second after the first failed attempt, 2 seconds after the second, 4
    seconds after the third, 8 seconds after the fourth, etc.


    --
    Steven
     
    Steven D'Aprano, Jun 28, 2012
    #2
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  3. On 06/28/2012 06:43 PM, Steven D'Aprano wrote:
    > On Thu, 28 Jun 2012 17:26:36 +0100, andrea crotti wrote:
    >
    >
    > I disagree. If you make a coding error in your function, why do you think
    > it is useful to retry that buggy code over and over again? It's never
    > going to get less buggy unless you see the exception and fix the bug.
    >
    > For any operation that you want to retry, identify the *temporary*
    > errors, catch them, and retry the request. *Permanent* errors should
    > immediately fail, without retrying. *Unexpected* errors should not be
    > caught, since they probably represent a bug in your code.


    Ah well maybe I wasn't clear, but I'm not going to retry random things,
    I will only decorate
    the functions that I know for sure that could go wrong for temporary
    network problems.

    For example they told me that sometimes mysql just doesn't respond in
    time for some reasons,
    but there's nothing permanently wrong, so retrying is the best option..

    It would be good of course, however, to catch the exceptions that are
    known to be permanent problems
    in the function at least, and leave the retry as last resource..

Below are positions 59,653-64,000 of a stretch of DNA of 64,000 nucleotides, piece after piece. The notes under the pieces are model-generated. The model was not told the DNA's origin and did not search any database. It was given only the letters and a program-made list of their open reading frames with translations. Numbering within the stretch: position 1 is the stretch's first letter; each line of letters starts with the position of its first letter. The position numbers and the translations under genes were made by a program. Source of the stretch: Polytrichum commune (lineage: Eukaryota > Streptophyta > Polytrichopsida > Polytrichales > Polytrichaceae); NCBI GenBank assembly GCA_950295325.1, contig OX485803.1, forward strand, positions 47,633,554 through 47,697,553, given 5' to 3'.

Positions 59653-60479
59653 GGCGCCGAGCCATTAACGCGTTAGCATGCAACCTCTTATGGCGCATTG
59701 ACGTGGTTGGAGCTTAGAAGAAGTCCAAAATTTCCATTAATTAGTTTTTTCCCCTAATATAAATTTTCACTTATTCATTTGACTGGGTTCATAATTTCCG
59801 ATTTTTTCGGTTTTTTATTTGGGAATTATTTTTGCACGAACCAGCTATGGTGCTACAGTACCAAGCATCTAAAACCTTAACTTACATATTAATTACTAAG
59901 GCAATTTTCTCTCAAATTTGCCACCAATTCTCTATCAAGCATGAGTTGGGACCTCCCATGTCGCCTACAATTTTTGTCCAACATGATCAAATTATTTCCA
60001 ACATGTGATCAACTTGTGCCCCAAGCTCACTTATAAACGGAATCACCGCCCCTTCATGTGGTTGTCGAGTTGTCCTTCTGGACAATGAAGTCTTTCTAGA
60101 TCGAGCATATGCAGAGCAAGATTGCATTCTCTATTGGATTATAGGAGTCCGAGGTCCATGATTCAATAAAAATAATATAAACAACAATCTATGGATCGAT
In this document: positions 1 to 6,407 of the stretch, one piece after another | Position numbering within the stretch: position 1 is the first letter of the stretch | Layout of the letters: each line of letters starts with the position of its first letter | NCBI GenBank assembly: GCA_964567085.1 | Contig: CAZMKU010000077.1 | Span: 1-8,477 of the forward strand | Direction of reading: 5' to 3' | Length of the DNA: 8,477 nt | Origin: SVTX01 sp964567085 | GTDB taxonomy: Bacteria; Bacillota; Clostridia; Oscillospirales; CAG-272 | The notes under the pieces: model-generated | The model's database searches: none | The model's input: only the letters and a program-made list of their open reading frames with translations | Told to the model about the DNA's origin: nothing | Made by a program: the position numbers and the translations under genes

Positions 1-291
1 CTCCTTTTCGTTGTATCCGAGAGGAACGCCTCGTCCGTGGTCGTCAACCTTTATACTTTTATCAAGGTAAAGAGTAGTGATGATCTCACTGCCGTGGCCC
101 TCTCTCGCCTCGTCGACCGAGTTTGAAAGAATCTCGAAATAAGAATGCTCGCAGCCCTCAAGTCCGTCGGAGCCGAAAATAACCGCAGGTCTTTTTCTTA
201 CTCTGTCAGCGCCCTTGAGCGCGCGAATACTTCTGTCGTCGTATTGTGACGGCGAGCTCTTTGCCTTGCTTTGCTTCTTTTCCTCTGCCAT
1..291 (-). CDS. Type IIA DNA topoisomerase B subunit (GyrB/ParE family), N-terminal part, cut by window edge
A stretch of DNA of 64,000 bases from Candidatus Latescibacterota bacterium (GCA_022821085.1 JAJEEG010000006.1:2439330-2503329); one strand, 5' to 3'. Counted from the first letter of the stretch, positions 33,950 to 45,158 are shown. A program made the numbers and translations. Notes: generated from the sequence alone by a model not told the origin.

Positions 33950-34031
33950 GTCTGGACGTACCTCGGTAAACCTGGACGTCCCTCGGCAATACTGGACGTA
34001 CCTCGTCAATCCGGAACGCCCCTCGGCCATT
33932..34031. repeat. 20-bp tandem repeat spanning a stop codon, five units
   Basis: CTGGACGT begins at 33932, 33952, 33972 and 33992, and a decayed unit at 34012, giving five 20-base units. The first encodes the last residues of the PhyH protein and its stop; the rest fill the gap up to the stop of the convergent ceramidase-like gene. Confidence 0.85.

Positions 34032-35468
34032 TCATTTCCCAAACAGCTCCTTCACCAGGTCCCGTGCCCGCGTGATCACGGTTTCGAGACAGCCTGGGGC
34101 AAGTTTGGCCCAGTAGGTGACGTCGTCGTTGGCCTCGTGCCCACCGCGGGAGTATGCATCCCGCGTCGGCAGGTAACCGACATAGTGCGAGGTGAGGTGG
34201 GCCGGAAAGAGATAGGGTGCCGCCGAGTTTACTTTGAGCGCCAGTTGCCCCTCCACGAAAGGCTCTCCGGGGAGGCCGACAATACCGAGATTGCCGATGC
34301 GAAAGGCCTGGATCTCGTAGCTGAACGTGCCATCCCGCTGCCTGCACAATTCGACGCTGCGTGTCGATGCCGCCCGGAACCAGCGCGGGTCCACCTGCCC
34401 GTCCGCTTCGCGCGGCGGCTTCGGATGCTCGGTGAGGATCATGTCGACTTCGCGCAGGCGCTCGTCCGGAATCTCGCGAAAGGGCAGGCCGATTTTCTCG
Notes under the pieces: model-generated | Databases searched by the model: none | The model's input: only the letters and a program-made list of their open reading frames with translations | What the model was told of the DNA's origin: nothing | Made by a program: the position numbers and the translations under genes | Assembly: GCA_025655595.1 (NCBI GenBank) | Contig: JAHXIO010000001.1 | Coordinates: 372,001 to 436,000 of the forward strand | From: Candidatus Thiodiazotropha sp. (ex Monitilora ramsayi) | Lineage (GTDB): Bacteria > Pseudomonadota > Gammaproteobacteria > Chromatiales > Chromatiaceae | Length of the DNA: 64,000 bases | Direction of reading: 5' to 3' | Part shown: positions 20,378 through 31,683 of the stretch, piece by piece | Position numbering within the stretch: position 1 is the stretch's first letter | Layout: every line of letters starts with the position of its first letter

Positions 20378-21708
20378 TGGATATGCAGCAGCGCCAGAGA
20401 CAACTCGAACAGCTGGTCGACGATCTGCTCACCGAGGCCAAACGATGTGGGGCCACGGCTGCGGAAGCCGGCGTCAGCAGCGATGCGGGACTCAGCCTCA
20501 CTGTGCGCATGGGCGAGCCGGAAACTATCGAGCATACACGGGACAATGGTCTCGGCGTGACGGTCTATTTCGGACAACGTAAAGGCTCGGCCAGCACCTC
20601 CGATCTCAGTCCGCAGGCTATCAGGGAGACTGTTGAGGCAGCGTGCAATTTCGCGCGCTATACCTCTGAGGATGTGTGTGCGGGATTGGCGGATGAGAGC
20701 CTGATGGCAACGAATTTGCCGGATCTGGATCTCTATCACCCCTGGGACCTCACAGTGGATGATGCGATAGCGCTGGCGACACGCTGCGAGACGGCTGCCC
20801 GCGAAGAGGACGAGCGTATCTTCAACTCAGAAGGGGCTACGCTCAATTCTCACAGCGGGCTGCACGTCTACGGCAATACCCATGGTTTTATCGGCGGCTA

Thanks for the idea of the exponential backoff, which is also a better
    name than timeout for the variable..
     
    Andrea Crotti, Jun 28, 2012
    #3
  4. On the other hand now that I think again even supposing there is a
    permanent error like MySql completely down, retrying continuosly
    won't do any harm anyway because the machine will not be able to do
    anything else anyway, when someone will fix MySql it would
    restart again without human intervention.

    So I think I could even just let it retry and use maybe a SMTPHanlder
    for the logging errors, to make the notification of problems very
    quick..
     
    andrea crotti, Jun 29, 2012
    #4
  5. On Friday, June 29, 2012 4:53:43 AM UTC-4, andrea crotti wrote:
    > On the other hand now that I think again even supposing there is a
    > permanent error like MySql completely down, retrying continuosly
    > won't do any harm anyway because the machine will not be able to do
    > anything else anyway, when someone will fix MySql it would
    > restart again without human intervention.
    >
    > So I think I could even just let it retry and use maybe a SMTPHanlder
    > for the logging errors, to make the notification of problems very
    > quick..


    Rather then write a decorator, sounds like you should write your own class or method connecting to the database that has the ability to retry. Are you finding you are decorating only db calls or are you decorating all sorts of stuff?
     
    Justin Barber, Jun 29, 2012
    #5
  6. On Friday, June 29, 2012 4:53:43 AM UTC-4, andrea crotti wrote:
    > On the other hand now that I think again even supposing there is a
    > permanent error like MySql completely down, retrying continuosly
    > won't do any harm anyway because the machine will not be able to do
    > anything else anyway, when someone will fix MySql it would
    > restart again without human intervention.
    >
    > So I think I could even just let it retry and use maybe a SMTPHanlder
    > for the logging errors, to make the notification of problems very
    > quick..


    Rather then write a decorator, sounds like you should write your own class or method connecting to the database that has the ability to retry. Are you finding you are decorating only db calls or are you decorating all sorts of stuff?
     
    Justin Barber, Jun 29, 2012
    #6